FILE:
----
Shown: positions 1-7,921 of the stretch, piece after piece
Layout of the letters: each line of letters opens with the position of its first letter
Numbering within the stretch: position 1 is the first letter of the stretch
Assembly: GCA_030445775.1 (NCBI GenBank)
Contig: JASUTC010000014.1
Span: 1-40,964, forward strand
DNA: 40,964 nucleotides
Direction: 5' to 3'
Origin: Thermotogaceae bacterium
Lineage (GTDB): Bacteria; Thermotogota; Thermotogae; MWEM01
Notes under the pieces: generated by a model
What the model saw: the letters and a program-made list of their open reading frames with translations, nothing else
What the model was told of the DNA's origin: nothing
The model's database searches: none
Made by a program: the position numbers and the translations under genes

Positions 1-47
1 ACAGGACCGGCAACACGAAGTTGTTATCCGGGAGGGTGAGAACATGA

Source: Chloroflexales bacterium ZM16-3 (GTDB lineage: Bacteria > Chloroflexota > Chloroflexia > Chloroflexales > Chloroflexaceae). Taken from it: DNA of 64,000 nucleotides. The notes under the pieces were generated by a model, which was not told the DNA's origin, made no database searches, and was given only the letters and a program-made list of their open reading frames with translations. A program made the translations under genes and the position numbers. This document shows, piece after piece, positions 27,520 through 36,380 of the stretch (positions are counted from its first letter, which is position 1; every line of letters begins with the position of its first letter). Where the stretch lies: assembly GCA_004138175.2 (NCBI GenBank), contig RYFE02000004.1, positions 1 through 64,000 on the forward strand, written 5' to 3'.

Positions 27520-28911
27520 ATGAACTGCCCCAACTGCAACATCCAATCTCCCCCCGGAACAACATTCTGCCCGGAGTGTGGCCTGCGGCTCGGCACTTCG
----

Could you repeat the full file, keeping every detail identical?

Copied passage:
Shown: positions 1-7,921 of the stretch, piece after piece
Layout of the letters: each line of letters opens with the position of its first letter
Numbering within the stretch: position 1 is the first letter of the stretch
Assembly: GCA_030445775.1 (NCBI GenBank)
Contig: JASUTC010000014.1
Span: 1-40,964, forward strand
DNA: 40,964 nucleotides
Direction: 5' to 3'
Origin: Thermotogaceae bacterium
Lineage (GTDB): Bacteria; Thermotogota; Thermotogae; MWEM01
Notes under the pieces: generated by a model
What the model saw: the letters and a program-made list of their open reading frames with translations, nothing else
What the model was told of the DNA's origin: nothing
The model's database searches: none
Made by a program: the position numbers and the translations under genes

Positions 1-47
1 ACAGGACCGGCAACACGAAGTTGTTATCCGGGAGGGTGAGAACATGA

Source: Chloroflexales bacterium ZM16-3 (GTDB lineage: Bacteria > Chloroflexota > Chloroflexia > Chloroflexales > Chloroflexaceae). Taken from it: DNA of 64,000 nucleotides. The notes under the pieces were generated by a model, which was not told the DNA's origin, made no database searches, and was given only the letters and a program-made list of their open reading frames with translations. A program made the translations under genes and the position numbers. This document shows, piece after piece, positions 27,520 through 36,380 of the stretch (positions are counted from its first letter, which is position 1; every line of letters begins with the position of its first letter). Where the stretch lies: assembly GCA_004138175.2 (NCBI GenBank), contig RYFE02000004.1, positions 1 through 64,000 on the forward strand, written 5' to 3'.

Positions 27520-28911
27520 ATGAACTGCCCCAACTGCAACATCCAATCTCCCCCCGGAACAACATTCTGCCCGGAGTGTGGCCTGCGGCTCGGCACTTCG